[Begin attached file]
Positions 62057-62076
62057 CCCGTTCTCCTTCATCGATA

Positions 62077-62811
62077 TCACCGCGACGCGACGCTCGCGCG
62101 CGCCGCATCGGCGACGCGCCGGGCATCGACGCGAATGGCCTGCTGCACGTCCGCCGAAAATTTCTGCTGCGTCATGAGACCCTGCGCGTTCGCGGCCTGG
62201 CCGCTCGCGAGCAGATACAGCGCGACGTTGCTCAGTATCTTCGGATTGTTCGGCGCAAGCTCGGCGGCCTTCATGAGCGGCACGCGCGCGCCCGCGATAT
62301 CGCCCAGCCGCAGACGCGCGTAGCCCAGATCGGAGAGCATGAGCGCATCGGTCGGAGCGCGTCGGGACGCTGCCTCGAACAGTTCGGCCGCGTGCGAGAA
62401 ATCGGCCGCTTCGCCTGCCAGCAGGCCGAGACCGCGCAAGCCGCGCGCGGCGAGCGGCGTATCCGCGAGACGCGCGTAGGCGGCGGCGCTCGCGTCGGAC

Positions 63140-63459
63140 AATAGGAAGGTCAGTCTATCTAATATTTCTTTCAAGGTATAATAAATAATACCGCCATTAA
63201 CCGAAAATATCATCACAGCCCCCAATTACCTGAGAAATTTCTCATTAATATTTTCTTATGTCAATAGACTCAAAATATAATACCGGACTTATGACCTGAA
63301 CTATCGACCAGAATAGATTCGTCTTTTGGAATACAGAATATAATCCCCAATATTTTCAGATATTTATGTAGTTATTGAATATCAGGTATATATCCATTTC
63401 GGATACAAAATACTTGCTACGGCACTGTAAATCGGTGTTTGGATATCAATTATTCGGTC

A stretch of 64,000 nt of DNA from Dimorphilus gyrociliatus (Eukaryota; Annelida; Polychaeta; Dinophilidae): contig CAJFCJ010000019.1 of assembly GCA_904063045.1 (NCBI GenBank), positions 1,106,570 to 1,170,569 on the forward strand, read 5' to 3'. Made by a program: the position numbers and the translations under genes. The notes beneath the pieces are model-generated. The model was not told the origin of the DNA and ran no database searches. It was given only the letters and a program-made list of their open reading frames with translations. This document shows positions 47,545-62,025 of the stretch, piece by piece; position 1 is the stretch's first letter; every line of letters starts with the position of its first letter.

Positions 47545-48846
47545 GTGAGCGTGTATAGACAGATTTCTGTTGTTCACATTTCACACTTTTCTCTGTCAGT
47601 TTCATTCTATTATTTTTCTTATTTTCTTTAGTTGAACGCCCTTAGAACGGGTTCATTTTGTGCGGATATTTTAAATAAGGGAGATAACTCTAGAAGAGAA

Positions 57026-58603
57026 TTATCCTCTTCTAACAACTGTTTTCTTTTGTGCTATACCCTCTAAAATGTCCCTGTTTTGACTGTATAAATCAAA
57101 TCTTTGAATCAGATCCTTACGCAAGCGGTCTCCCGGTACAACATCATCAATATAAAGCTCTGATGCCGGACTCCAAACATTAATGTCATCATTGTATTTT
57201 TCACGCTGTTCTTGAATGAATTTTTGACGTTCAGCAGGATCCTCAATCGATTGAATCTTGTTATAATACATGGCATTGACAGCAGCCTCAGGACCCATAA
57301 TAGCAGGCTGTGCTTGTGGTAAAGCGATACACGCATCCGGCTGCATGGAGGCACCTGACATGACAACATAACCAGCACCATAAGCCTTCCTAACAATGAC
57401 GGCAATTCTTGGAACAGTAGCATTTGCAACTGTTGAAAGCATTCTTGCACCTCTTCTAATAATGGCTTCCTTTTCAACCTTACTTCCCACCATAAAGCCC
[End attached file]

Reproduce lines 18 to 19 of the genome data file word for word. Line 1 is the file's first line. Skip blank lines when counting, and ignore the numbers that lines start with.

Positions 57026-58603
57026 TTATCCTCTTCTAACAACTGTTTTCTTTTGTGCTATACCCTCTAAAATGTCCCTGTTTTGACTGTATAAATCAAA